Gina Wilson of the Carnegie UK Trust discusses the announcement that CUKT and the Welsh Government will co-fund the creation of an ‘Understanding Welsh Places’ town data tool, and how the example of ‘Understanding Scottish Places’ has helped to inspire this initiative. See more at:


05/21/2017 - Our sense of a place affects how we view it. Does it seem vibrant or tired? Has it got a reputation? Places we haven’t visited for years (if ever) can cast a long shadow.

If we live there, that sense of our place affects our wellbeing.

Is that sense based on consistent, rigorous and comparable data? I’ll bet not.

Data alone can’t ever tell the whole story of a place, and we wouldn’t want it to. Narratives of place, the things that only communities can tell you about living in their neighbourhood, bring a place to life.

However, we do need to better understand our towns. We need to collate and analyse objective data, to present a useful overall picture and ensure towns can build a bright future based on evidence.

Carnegie UK and Welsh Government have agreed to co-fund the creation of an ‘Understanding Welsh Places’ data platform – a mobile, interactive tool that anyone can use to draw data-driven insights about towns in Wales and how they compare with each other. It won’t be a league table, and we are more interested in an asset-based approach than reinforcing terms like ‘post-industrial’. The tool will be loosely based on the highly successful ‘Understanding Scottish Places’ (USP) platform. It’s worth looking at North Ayrshire Council’s recent award winning use of Town Centre Audits through USP for a flavour of what could be achieved.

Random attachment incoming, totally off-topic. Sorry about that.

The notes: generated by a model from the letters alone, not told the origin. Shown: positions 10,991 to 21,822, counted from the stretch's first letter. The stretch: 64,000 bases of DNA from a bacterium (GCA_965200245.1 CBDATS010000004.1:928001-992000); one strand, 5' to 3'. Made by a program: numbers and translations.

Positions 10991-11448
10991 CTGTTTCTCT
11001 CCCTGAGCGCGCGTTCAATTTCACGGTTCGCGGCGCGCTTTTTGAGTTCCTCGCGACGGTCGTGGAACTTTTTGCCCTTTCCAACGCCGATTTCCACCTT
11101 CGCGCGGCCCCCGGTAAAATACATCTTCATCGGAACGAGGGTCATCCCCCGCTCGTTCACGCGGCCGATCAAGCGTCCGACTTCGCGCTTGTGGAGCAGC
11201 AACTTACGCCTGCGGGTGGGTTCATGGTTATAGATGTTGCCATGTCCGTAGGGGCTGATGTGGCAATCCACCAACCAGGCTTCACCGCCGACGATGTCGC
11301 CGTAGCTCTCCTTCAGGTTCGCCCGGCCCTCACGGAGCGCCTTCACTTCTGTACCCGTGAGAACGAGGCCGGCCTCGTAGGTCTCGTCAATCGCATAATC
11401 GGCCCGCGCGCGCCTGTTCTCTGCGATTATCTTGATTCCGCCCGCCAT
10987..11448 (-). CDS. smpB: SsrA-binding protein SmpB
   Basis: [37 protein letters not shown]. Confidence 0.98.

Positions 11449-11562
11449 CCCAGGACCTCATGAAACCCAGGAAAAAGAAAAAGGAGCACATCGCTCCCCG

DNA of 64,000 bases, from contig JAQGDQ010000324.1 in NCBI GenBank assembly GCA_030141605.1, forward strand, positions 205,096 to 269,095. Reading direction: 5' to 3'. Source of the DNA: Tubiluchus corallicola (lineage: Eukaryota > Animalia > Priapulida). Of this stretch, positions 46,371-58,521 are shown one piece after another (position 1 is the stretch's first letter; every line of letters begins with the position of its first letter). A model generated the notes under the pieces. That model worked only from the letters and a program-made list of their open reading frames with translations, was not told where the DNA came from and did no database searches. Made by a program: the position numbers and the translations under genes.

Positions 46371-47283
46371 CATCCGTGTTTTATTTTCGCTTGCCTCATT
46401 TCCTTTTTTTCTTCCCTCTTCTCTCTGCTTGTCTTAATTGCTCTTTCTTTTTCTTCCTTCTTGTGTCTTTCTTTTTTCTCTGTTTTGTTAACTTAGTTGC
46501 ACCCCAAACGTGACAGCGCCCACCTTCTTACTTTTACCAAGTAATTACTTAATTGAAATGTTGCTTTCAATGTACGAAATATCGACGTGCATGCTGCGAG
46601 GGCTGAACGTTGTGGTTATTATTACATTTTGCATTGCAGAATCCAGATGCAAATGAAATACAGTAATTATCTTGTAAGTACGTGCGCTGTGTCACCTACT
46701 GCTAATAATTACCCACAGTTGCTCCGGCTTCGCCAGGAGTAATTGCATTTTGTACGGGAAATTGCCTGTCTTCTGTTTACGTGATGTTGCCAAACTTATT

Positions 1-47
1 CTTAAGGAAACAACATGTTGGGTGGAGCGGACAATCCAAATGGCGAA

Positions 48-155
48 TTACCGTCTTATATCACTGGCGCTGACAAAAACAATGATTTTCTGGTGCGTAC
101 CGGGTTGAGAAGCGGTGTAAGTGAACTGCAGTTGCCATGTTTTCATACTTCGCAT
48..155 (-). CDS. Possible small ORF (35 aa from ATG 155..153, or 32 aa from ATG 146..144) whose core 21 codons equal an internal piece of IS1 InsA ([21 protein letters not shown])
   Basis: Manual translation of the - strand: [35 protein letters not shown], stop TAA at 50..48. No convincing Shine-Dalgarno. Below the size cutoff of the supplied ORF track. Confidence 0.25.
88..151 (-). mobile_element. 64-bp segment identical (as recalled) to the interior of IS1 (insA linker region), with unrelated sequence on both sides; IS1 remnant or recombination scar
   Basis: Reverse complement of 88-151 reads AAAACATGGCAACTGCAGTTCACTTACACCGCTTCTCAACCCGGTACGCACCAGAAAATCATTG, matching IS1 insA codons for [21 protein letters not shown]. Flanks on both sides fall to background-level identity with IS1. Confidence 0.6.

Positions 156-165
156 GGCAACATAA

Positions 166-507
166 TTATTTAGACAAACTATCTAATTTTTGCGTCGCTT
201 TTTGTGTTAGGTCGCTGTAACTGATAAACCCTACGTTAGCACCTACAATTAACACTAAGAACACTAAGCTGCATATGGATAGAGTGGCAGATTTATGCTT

The tool will collate existing data (and potentially create new data) in order to better understand towns in Wales. The aim is to make a significant contribution to building understanding and consensus on the sorts of actions that can increase the prosperity of Welsh towns and the wellbeing of the people who live in them.

The tool will be visual, useful to people who are not data experts. Exploration not solution. Conversation not diktat. It will provide the data that can underpin new ideas.

The Institute of Welsh Affairs (IWA) will convene a Consortium of organisations to develop the tool, to ensure it meets the needs of communities and practitioners in Wales. We welcome any organisations interested in being part of this development to get in touch; we hope to begin in early 2018 and build on the work we began earlier this year.

We’ve heard some key messages already. All organisations working across Welsh towns need to ensure that they put local places and local people at the centre of what they do, recognising the uniqueness of place and developing policies and programmes accordingly. Local people should recognise and relate to their town’s identity, and feel empowered to have a role in shaping its future.

It’s time for towns. For better shared understanding of their needs and a positive view to their future.

Source: Carnegie UK Trust

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